James actually has a moment where he puts on a Radiohead shirt but is hesitant to wear it to a party he’s attending that night for fear it’ll seem like he’s trying to be cool. (Though, I suspect RH doesn’t get teenager cool points. They seem like REM in the 90s: dad rock. YES, I SAID IT. LET’S ALL JUST ADMIT IT’S PROBABLY SOMEWHAT TRUE PERHAPS.) Anyway, James’s friend Derek sees the Radiohead shirt and makes a face. “I just find them boring,” he says to James, who replies: “Well, is the SHIRT boring? It doesn’t play music.” That exchange in the novel is 100% for my friends who know I’m a huge Radiohead nerd. Dr. Bird prefers the work of Andrew Bird not only because it’s an easy joke, but because the work is atmospheric and lyrically complex and most importantly: sounds great on sunny days. Have you ever see a sad pigeon on a sunny day? Hell no you haven’t.
|Photo Credit: Radiohead|
Favorite album cover by Radiohead?
OK Computer. That album cover is carved into my eyeballs. I have a print of the artwork from that era on my wall. I also once made a Windows 98 theme based on Radiohead artwork from The Bends and OK Computer. It even had sounds. Spent a week perfecting it. What a horrendously awesome waste of time. I could’ve been talking to girls!
What other bands/artists do you like?
I have a weird collection — it’s not deep or hipster-obscure. It’s somewhat commercial and random. I can listen to any of these bands in the same week: Andrew Bird, Neutral Milk Hotel, System of a Down, Björk, Murder By Death, Menomena, PJ Harvey, The Mars Volta, Talking Heads, DEVO, David Bowie, Beck, Godspeed You! Black Emperor, Los Campesinos!, Jónsi…. Nevermind the 90s standards (Nirvana, Pearl Jam, Soundgarden, Alice in Chains) and other classics (REM, Bob Dylan, Pink Floyd, Led Zeppelin).
|Photo Credit: Poetry Foundation|
We couldn’t have an interview with you and not bring up Walt Whitman. Tell our readers, who may be unfamiliar with his poetry, why they should read his work.
Simply for this line: “Limitless limpid jets of love hot and enormous, quivering jelly of love, white-blow and delirious juice” More seriously, though: Walt Whitman is a tough sell — he doesn’t write short, compact poetry, so it’s not like a Robert Frost poem where there’s a clear point in a compact number of lines. Whitman uses archaic language and the structures of his poems don’t make themselves apparent immediately. He writes about America in all its variety — the good, the bad, the true, the gory. He celebrates everything. He’s in love with the human body, its strength, its sexiness, its vigor. He never really gets pessimistic, even when he starts writing about the Civil War. He celebrates the passion of soldiers, the bravery. He says it is lucky to die just as it is lucky to be born. The universe is a vast, fascinating thing just as a blade of grass is a vast and fascinating thing. He believes we should learn from experience not from books. And yet he writes a book to tell us this. “Do I contradict myself?” he asks. “Well, I contain multitudes.” There’s something so vital and exciting about his poetry, especially when digested in snippets as James does in the novel. Whitman has little mantras, nearly perfect life-affirming, glorious statements that don’t require that you decode. He’s often smashing you in the brain with these truths. He’s not for everyone, but he’s one of the most positive poets I’ve ever read, constantly looking to the world and celebrating something. The perfect poet to read on difficult days or bright sunny days. I highly recommend the site http://whitmanarchive.org. Especially to read the 1855 edition of Leaves of Grass which is, in my opinion, the superior version (Whitman revised the book a number of times in his lifetime, but the poetry gets a little stodgy as he ages). Also, Walt Whitman’s America by David S. Reynolds is a great book about 19th century America and how it influenced the poet.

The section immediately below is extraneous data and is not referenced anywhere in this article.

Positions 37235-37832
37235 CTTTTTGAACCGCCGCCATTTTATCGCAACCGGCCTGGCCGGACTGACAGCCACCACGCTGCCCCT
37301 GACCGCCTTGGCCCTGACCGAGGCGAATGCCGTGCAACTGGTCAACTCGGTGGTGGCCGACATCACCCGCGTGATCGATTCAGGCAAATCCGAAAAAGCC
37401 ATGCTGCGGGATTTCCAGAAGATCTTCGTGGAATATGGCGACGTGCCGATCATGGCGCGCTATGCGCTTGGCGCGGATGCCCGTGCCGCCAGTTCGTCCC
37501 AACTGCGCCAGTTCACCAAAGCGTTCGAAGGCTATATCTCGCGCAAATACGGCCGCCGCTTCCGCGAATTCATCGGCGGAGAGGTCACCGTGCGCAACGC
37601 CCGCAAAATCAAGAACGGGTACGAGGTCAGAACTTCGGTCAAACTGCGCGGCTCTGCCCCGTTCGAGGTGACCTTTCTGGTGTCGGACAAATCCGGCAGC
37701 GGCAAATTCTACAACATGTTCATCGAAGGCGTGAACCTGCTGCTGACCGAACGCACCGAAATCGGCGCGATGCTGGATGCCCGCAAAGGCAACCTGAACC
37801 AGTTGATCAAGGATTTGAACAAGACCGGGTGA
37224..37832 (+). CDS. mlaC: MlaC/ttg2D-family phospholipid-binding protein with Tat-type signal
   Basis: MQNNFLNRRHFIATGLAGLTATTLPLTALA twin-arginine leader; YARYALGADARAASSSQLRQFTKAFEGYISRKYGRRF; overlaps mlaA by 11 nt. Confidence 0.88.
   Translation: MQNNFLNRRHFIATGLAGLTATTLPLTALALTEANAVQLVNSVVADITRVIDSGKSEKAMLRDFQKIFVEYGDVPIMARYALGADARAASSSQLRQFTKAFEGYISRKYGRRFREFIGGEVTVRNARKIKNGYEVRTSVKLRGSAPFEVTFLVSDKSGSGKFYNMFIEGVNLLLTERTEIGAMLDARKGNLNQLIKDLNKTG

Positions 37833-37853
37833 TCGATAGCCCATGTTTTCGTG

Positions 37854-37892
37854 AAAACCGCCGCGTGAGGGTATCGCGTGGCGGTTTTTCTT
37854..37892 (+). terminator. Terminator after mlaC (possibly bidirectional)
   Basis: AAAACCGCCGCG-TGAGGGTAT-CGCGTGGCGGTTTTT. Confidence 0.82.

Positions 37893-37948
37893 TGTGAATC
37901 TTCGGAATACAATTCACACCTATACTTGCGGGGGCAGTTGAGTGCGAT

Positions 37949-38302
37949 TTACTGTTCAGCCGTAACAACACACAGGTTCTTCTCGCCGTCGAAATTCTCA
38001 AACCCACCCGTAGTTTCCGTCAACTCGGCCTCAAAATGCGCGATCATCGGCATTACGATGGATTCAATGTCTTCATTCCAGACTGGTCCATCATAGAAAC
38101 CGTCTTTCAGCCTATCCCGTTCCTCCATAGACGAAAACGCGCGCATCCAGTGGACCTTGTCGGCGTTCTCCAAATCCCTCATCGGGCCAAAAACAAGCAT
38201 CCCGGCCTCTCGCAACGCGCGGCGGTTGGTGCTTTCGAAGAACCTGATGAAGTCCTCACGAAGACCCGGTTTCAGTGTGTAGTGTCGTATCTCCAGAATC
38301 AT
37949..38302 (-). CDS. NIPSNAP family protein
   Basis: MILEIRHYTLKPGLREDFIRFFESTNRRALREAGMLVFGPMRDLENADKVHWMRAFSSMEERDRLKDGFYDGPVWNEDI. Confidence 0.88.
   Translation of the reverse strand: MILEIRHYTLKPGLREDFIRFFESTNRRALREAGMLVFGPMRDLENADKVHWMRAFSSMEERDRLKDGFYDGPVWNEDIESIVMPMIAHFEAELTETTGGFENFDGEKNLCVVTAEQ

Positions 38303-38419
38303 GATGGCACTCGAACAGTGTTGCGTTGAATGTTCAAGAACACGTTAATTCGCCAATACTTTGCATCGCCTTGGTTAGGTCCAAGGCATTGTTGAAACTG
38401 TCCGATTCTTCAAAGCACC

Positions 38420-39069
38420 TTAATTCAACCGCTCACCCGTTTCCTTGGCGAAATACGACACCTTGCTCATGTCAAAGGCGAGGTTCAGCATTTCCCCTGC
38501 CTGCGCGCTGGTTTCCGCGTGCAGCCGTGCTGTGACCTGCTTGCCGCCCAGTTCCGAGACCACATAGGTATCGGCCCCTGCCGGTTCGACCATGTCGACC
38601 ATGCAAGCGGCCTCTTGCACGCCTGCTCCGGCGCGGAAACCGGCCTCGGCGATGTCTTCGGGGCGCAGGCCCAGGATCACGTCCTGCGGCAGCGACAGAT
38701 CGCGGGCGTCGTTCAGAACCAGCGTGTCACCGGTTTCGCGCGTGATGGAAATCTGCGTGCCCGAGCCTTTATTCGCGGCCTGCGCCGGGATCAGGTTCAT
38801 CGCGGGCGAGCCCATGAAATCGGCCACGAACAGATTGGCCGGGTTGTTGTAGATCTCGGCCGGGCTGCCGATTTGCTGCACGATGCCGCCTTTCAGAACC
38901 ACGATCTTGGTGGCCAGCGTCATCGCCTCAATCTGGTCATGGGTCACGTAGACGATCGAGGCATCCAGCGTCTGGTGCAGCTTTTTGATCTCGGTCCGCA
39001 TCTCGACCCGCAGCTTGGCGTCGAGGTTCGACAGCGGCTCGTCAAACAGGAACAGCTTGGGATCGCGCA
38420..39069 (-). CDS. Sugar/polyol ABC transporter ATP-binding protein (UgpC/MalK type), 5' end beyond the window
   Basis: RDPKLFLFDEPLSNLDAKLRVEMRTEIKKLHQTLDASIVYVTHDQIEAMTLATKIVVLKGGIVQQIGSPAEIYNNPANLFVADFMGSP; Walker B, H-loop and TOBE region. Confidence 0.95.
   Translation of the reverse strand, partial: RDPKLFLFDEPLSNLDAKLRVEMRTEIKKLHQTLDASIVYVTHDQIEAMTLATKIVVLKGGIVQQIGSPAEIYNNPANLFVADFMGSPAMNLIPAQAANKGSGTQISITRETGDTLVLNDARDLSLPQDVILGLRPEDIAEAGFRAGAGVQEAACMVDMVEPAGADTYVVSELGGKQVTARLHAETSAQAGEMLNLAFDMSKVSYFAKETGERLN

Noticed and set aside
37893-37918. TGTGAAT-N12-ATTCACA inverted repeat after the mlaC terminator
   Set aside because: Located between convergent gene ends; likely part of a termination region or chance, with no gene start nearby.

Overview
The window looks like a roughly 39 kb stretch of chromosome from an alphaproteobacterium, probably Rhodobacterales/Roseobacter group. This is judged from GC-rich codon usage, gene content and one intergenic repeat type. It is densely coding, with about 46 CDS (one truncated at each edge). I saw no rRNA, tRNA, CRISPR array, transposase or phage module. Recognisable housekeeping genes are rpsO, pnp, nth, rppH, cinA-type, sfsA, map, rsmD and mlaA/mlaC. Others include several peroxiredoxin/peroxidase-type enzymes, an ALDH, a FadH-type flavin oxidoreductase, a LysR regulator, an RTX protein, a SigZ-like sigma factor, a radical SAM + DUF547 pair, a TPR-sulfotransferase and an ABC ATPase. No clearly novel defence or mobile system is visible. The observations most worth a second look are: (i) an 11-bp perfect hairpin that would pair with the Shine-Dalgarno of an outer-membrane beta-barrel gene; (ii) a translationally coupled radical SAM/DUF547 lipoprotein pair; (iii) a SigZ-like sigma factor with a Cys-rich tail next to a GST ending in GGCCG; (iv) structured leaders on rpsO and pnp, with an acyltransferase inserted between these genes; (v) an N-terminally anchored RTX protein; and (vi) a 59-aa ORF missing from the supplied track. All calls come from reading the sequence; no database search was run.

First: The Mega winner will receive a signed copy of Dr. Bird’s Advice for Sad Poets + Radiohead postcard from Amnesiac promotion + 1 copy of a high quality Radiohead bootleg from the winner’s preferred era (Bends/OK Computer OR Kid A/Amnesiac OR In Rainbows).
Second: Our second place winner will receive a signed copy of Dr. Bird’s Advice for Sad Poets and a journal featuring a Walt Whitman quote on the cover.
Amazing!!! Now, if you aren’t one of the lucky two to win, or you just can’t wait to read Dr. Bird’s Advice for Sad Poets, it can be purchased at any local indie-book store, or through Amazon, or Barnes & Noble. Now if Evan has you craving more Radiohead, then check out the amazing fan-site At Ease on the web, or on Twitter.
Jay Spencer is a MG/YA writer, Visual Art teacher, music and book blogger, an extremely tall husband, and father to two amazing kids. If not at the rink or on the court with his young kids, he would gladly talk to you about any genre or decade of music, and anything Marvel or Star Wars.
a Rafflecopter giveaway *The Giveaway is for North American addresses only. Sorry.
Do you have a band like Radiohead is to Evan? If so, we at ATWN would love to hear about it. Leave us a comment below…